Nevertheless, others contend that the scope for price hikes during the changeover period is limited because intense competition in retail trade will not make it possible for firms to boost their profit margins. Moreover, introducing the euro will increase cross-border transparency in pricing, therefore enhancing competition. Indeed, some large companies have already announced that they will not raise prices for a few months. The country’s largest supermarket chain, Carrefour-Marinopoulos, announced on November 15, 2001, that it would freeze the prices of all products until March 15, 2002, to help facilitate Greek consumers’ familiarity with the euro.

Group general manager, Didier Fleury, said prices converted from drachmas into euros will be rounded off downward to the consumer’s benefit. To help consumers compare prices in drachmas and euros, prices will be quoted in both currencies until the end of June 2002. Foreseeing possible problems during the changeover period, the group hired temporary staff to work from mid-December through mid-February.

Notwithstanding the initial impact from the introduction of the euro, most economists and commentators agree that the single European currency will bring about price transparency that will benefit competition. “Following the first couple of months or so, the euro is expected to enhance competition and put downward pressure on prices,” says Monokroussos. Gikas Hardouvelis, chief economic advisor to prime minister Kostas Simitis, also believes that the euro will enhance competition. “If some prices are too high here, it is likely that these goods will be imported from elsewhere, exerting downward pressure on prices,” he said.

As far as economic growth is concerned, Hardouvelis does not see any risks, a view echoed by the head of Eurobank’s economic research department, who expects the physical introduction of the euro to have a neutral effect on Greek GDP (Gross Domestic Product) growth. “I do not see the euro having an impact on GDP growth. Greek economic growth will remain robust in 2002, surpassing the EU average by far on the back of a boost in disposable income as inflation recedes and tax cuts are implemented. A credit boom and other budgetary incentives will also contribute to a pick-up in growth,” Monokroussos added.

Even if macroeconomic concerns turn out to be groundless, the introduction of the euro will highlight some important differences in nominal wages and purchasing power between Greeks and their counterparts in other Eurozone countries. Recent figures confirm that. According to Eurostat, Greek salaried workers receive 57 percent of the average EU salary and rank second from the bottom, surpassing only those of Portugal, who receive 43 percent of the EU average. Spanish workers rank third from the bottom with 74 percent of the average, and Irish workers rank next with 90 percent. Nevertheless, these differences can be justified to some extent by the fact that the productivity of the average Greek worker stands at just 56 percent of the EU average.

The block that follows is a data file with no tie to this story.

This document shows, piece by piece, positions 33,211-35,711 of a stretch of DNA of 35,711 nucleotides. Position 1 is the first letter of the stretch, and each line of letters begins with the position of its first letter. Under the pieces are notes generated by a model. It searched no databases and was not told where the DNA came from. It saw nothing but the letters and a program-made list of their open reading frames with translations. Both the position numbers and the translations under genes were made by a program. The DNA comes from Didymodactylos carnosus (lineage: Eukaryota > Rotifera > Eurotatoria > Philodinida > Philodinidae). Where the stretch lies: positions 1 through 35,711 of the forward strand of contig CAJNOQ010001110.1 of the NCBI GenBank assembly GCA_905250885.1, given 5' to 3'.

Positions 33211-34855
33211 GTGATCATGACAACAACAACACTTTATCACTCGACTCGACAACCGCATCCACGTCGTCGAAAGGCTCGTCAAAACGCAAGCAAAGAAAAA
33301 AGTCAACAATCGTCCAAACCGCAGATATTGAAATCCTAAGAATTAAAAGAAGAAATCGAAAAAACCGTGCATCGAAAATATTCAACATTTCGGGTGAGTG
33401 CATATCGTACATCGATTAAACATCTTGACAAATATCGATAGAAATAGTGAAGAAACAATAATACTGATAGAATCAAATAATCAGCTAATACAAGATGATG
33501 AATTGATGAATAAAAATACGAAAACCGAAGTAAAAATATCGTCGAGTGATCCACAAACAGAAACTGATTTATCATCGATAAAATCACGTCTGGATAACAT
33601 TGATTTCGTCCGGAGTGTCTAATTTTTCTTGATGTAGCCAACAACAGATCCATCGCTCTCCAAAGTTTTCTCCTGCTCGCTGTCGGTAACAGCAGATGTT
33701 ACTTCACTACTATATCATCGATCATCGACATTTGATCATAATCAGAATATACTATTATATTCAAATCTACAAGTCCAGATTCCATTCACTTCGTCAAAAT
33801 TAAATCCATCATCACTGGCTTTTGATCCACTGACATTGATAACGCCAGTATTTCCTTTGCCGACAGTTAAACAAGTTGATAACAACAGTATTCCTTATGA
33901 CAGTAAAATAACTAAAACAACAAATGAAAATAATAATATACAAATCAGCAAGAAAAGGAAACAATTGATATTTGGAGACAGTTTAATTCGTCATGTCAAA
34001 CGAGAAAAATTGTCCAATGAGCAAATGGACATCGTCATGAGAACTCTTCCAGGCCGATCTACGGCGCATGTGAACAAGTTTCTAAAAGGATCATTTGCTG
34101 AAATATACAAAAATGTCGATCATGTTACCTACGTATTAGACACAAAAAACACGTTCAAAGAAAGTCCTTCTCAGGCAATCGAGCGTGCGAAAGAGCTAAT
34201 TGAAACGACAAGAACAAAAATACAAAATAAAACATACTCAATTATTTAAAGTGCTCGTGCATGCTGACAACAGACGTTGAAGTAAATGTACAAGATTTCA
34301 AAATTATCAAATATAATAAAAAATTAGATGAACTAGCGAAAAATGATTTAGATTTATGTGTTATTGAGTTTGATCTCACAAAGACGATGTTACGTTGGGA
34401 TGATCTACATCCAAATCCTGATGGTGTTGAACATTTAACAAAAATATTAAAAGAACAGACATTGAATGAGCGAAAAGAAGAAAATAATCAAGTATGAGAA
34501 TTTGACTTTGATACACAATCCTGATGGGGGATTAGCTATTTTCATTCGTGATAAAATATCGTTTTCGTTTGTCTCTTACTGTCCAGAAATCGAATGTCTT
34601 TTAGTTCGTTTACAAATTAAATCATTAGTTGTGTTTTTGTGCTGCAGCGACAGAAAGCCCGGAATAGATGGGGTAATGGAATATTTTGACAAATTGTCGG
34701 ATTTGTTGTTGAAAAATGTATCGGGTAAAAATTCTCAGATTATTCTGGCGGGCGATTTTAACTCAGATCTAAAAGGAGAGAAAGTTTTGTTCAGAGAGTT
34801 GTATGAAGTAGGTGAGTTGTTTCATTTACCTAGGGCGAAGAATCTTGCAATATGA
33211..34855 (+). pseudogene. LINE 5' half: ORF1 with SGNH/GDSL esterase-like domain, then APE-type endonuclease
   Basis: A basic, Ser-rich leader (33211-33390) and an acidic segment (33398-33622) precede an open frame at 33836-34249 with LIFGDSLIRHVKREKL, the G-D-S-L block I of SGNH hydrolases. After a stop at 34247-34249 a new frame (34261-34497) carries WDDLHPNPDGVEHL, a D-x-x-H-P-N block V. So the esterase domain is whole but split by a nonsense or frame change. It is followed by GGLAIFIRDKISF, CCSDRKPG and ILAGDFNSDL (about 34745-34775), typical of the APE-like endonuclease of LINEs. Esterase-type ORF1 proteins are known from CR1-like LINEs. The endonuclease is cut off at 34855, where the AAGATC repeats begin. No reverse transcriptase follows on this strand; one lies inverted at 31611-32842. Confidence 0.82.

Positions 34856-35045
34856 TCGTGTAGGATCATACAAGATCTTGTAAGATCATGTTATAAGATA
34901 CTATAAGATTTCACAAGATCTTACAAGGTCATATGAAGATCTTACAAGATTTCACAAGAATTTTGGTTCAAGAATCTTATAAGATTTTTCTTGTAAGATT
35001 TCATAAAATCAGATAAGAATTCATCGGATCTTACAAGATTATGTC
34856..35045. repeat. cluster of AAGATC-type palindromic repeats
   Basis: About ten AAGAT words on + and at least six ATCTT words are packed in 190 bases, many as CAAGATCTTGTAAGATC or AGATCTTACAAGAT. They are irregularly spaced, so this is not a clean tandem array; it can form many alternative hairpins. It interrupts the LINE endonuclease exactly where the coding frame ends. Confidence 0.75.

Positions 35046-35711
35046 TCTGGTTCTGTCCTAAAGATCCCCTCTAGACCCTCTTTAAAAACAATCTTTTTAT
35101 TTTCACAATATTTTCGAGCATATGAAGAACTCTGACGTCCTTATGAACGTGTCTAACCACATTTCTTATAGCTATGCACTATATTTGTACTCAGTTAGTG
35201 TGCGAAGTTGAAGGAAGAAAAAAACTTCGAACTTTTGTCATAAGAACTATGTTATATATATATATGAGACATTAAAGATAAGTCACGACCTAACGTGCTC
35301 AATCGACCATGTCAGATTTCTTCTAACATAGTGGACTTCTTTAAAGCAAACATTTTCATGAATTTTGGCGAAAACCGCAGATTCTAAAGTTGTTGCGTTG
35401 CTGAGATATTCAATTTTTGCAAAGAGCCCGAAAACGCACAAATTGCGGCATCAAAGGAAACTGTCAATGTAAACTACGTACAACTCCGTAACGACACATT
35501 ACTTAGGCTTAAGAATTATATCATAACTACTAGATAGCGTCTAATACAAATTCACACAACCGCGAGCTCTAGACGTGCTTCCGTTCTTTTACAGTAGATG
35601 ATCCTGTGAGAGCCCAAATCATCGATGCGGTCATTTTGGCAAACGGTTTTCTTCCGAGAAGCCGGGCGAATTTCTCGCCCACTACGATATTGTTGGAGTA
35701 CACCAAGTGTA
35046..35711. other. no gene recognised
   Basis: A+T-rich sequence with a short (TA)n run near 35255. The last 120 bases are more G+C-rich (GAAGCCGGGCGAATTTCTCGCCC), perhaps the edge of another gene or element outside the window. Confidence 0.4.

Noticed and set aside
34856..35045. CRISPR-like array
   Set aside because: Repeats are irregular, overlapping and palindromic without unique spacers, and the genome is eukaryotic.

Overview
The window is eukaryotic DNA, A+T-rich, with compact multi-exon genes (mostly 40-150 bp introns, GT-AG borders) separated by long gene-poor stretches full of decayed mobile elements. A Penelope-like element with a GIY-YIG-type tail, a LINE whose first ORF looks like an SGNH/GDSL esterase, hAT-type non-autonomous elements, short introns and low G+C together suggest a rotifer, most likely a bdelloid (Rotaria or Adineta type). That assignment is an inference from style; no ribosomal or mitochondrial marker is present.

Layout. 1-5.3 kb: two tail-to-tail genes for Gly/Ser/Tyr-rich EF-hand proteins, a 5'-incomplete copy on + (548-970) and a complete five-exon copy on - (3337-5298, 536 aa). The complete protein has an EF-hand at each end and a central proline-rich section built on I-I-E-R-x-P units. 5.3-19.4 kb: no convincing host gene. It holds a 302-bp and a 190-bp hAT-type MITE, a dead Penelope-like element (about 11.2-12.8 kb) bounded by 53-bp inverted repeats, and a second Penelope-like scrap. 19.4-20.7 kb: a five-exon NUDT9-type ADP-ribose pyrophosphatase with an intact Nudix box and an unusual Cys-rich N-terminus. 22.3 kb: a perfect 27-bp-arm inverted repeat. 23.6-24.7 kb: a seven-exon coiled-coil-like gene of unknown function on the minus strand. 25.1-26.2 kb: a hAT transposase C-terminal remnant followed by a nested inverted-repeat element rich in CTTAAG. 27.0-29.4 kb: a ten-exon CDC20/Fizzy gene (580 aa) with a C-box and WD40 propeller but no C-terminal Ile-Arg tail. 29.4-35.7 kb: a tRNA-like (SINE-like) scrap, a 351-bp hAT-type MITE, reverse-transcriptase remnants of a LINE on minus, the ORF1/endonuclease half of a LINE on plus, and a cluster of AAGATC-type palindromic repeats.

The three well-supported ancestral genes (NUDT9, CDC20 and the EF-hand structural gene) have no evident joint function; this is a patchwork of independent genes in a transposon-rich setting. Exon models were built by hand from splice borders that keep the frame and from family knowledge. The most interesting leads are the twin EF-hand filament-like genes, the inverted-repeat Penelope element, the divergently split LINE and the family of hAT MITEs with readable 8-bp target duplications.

When it comes to cost of living, that of Greece amounts to 76 percent of the EU average, compared to 68 percent for Portugal, 84 percent for Spain, 87 percent for Italy, and 96 percent for the Netherlands and Belgium. It is no coincidence, therefore, that when salaries are adjusted to take into account the cost of living to determine purchasing power, the average Greek worker ends up worse off, second from the EU bottom, just above his/her Portuguese colleague.

Given all these potential problems linked to the introduction of the euro, as well as visible or invisible macroeconomic risks, one has to wonder: Is there an area in which Greece clearly gains from the euro’s introduction? The answer is, yes, in Greece’s upgraded role as the center of a second Eurozone spanning the Balkans, in which an estimated six billion or more deutschemarks still circulate. The Bank of Greece has already signed an agreement with Bulgaria and Albania to supply them with euros in exchange for other EU currencies such as German marks. The same holds for Cyprus. (An additional 30 billion marks circulate in Turkey, which, however, has signed an agreement with the German central bank to supply it with euros.)

The central banks of these neighboring countries will deposit their cash, bonds, or foreign exchange denominated in national EU currencies with the Greek central bank, which in turn will supply them with euros. Regarding the euro’s introduction and the withdrawal of EU national currencies, the deputy governor of Greece’s central bank, Nikos Garganas, states that “...Greece becomes de facto the center of a second euro area since estimates and figures show that the euro will become the currency of commerce in the Balkans.”

For better or worse, E-Day is a fortnight away. It promises many headaches, but also excitement and benefits. If nothing else, Greece obtains legal tender that might one day become a reserve currency internationally, just like the dollar.

Dimitris Kontogiannis is a financial columnist for the Greek daily, Eleftherotypia.